# Mesh Current Analysis

Mesh Analysis (aka Mesh Current Analysis) is a systematic method for determining all of the branch currents in a circuit where KVL is applied to each mesh. The generated equations are known as mesh equations.

Recall that a mesh is a special kind of loop which contains no other loops, i.e. they do not contain smaller loops within them. A good way to think of a mesh is that of an open window in the circuit, using this analogy it is rather straightforward to identify the loops by inspection. This is an important point to be aware of for mesh analysis.

For mesh analysis we encounter the concept of an imaginary loop current which flows around loops. This is best illustrated with an example:

In the circuit above we have defined two loop currents: I1 and I2 which flow around the two meshes in the circuit. We can also say that the current flowing through R3 is I1+I2 according to the defined current directions.

The reason why the curent can be algebraically summed is that a resistor is a linear circuit element and the current flowing through it is the sum of the currents flowing through the element produced by each power source. This is formally known as Superposition which we will look into further in another section :)

The steps for mesh analysis are as follows:

1. Identify all of the meshes(windows) of the circuit and assign loop currents with voltage polarities assigned to each resistor.

2. Apply KVL to each of the meshes.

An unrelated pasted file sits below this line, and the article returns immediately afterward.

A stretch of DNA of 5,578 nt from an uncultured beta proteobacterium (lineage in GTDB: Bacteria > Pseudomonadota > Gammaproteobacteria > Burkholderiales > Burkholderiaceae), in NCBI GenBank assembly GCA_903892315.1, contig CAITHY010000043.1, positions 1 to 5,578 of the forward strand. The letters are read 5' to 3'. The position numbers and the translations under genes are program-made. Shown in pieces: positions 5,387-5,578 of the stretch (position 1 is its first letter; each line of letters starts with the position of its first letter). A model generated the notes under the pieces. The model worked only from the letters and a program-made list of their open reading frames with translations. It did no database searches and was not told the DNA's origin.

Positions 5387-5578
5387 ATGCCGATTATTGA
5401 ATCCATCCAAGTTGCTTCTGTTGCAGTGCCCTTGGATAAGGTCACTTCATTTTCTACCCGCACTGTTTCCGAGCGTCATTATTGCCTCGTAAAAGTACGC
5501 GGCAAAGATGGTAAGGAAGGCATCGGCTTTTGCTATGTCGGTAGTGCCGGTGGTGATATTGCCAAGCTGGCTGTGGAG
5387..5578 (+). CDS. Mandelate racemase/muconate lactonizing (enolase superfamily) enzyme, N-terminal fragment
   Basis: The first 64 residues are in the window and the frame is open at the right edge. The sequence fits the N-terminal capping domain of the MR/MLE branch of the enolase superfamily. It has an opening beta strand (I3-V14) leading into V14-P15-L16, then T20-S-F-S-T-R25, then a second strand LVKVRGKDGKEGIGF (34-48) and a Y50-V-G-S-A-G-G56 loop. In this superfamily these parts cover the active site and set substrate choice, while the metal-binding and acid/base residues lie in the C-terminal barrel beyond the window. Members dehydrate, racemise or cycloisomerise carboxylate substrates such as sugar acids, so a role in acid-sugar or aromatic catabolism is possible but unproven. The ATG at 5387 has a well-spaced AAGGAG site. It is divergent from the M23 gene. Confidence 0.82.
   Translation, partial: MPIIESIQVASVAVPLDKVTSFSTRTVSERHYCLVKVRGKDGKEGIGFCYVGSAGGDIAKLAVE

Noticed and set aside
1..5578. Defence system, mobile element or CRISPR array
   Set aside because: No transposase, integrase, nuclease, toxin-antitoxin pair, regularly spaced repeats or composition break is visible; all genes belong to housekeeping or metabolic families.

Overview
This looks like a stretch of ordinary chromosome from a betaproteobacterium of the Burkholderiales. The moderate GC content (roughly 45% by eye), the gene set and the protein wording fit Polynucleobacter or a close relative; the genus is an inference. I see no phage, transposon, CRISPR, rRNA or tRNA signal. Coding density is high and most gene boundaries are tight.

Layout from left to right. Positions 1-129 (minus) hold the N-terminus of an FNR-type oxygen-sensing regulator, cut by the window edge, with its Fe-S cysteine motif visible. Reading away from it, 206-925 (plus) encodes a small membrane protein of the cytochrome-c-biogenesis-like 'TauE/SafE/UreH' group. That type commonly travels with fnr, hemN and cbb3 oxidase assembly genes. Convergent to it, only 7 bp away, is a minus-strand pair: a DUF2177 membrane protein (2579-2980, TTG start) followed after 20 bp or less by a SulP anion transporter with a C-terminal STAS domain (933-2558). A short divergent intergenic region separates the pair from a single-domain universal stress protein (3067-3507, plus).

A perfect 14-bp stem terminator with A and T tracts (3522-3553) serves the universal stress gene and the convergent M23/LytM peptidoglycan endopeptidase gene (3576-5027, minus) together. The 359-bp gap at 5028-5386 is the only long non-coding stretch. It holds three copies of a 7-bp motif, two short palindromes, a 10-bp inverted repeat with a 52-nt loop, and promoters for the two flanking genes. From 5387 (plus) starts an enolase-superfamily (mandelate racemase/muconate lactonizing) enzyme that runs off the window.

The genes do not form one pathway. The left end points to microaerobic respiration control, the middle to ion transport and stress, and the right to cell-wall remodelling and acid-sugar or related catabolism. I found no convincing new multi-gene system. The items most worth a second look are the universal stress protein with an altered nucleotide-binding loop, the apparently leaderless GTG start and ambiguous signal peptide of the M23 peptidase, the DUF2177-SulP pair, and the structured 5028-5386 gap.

3. Solve the equations to determine the mesh currents.

### Examples:

1. a) Calculate all of the mesh currents in the following circuit:

The first step is to highlight all of the meshes in the circuit and assign loop currents and voltages to the circuit: We can then write a mesh equation (Perform KVL) for the mesh containing loop current I1: We can then write the other mesh equation: From here we have two equations with two unknowns. Multiplying [2] by 3: We can then sum [1] with [2'] to eliminate I1 and solve for I2: Substituting this back into [1] to determine I1: And finally we can determine I3 with KCL:

b) Calculate the voltages across each resistor:

As we now know all of the currents we can simply apply Ohm's law to each resistor to determine the voltage drops:

2. a) Calculate all of the mesh currents in the following circuit:

The first step is to highlight all of the meshes in the circuit and assign loop currents and voltages to the circuit: We can then write a mesh equation (Perform KVL) for the mesh containing loop current I1: Mesh equation for mesh 2: Mesh equation for mesh 3: We now have three equations with three unknowns which we can solve to determine the unknown currents. We can multiply [2] by 3 and then sum this with [3] to eliminate I3 We can then add [1] with this to eliminate I1 to solve for I2: Substituting this into[1] to solve for I1: We can then solve for I3 by substituting I2 into [3]:

b) Calculate the voltages across each resistor:

### Questions:

1. a) Calculate all of the mesh currents in the following circuit:

I1=2.857mA, I2=1.4286mA

b) Calculate the voltages across each resistor:

VR1=5.714V, VR2=5.714V, VR3=4.286V

2. a) Calculate all of the mesh currents in the following circuit: